Living courageously and taking imperfect action daily was the foundation for building momentum in recovery. I learned that if I didn’t risk anything, I risked so much more.

4. Connect with your inner world – during recovery, I had an identity crisis. I realised that I was so painfully disconnected from my inner life because I was listening to all the messages out there telling me who to be, how to look, what to eat, what to wear, how to move my body, etc.

Recovery is a time to reflect on who you are without all the labels or societal masks and connect with your own inner experience. I realised that it’s okay to want what your heart desires. I learned to trust myself and find what connects for me and what doesn’t.

What we look like is the least interesting thing about us. True magic is found in self-expression and embracing our authentic selves. Connect with the things that light your soul on fire. 

5. Live freestyle – recovery enabled me to spread my wings and fly. My eating disorder wanted to cut my wings off and remain on the ground with everyone else.

Breaking away from the status quo is freeing. Not buying into social pressures to attain unrealistic body ideals and following your own path in life gives you a sense of empowerment. It might set you apart from the majority but not fitting in forces you to figure out who you are.

Not fitting in is uncomfortable and when you are uncomfortable you grow.

6. Stay connected to your own definition of recovery – recovery looks different for everyone. I learned to trust that I was the best judge of my own recovery and if something wasn’t serving me anymore, I would let it go and move towards what was.

For me, staying connected to recovery wasn’t always what was suggested to me. It might have been simple like making time to be still and reflect, or listening to a podcast or reading a book. Joining a music program was my form of therapy.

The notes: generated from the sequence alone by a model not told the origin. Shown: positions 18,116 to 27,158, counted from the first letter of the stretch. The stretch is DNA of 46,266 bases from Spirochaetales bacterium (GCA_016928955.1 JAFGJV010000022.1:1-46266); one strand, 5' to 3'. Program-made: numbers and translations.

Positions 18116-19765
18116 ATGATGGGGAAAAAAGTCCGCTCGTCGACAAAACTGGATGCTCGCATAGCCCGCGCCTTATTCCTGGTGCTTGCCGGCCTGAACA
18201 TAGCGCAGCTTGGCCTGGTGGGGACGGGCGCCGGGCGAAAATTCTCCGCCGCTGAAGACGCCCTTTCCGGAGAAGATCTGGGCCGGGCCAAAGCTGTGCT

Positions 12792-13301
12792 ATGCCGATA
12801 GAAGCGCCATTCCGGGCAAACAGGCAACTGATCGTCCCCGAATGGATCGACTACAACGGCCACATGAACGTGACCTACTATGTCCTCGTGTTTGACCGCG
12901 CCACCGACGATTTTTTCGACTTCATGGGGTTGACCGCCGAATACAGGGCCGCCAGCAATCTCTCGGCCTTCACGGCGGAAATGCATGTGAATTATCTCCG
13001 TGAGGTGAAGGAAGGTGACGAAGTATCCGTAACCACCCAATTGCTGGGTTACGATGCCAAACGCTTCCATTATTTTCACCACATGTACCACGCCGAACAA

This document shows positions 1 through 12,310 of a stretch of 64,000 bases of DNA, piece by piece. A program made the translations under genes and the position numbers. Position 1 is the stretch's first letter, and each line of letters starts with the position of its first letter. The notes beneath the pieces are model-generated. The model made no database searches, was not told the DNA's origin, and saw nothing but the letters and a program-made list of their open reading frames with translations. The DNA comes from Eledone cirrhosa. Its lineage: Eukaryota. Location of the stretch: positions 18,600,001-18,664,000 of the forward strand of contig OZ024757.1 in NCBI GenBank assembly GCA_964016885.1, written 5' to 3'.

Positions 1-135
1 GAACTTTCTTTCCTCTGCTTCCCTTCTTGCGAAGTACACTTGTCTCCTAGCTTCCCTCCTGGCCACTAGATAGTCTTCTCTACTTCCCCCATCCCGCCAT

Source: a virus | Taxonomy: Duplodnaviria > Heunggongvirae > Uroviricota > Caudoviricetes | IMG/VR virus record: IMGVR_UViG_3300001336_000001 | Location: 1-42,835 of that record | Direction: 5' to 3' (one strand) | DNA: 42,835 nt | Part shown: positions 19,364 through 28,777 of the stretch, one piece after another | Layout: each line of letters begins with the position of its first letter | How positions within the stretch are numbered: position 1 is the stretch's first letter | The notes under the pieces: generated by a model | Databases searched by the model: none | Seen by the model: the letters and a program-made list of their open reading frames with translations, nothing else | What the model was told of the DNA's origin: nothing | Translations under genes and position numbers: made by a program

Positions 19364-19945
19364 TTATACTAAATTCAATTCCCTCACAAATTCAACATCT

I redefined recovery from a mental health perspective (where something was wrong with me and needed to be fixed) and saw it as a travelling perspective where the journey became about the experience itself along the way as much as it was about getting to a destination.

7. Reach out for support – you aren’t alone in your pain. Reaching out for help keeps you grounded and focused. Connecting with others in recovery gave me a sense of hope.

8. Self-care – caring for myself is now a non-negotiable in my life. I describe it like hacking through weeds: self-care enables me to stay grounded and on my path. If I’ve neglected my self-care then I have to struggle my way through the weeds to find the path again.

Life still has its challenges, but it’s no longer unmanageable because on those days I just add a little extra self-care. It’s okay to not be okay. Go gentle and be kind to yourself.

Reece Georgas (he/him)

 Eating Disorder Peer Mentor – Butterfly Foundation Australia

 Speaker, writer and passionate advocate for mental health and social inclusion.

Reece Georgas (Linkedin)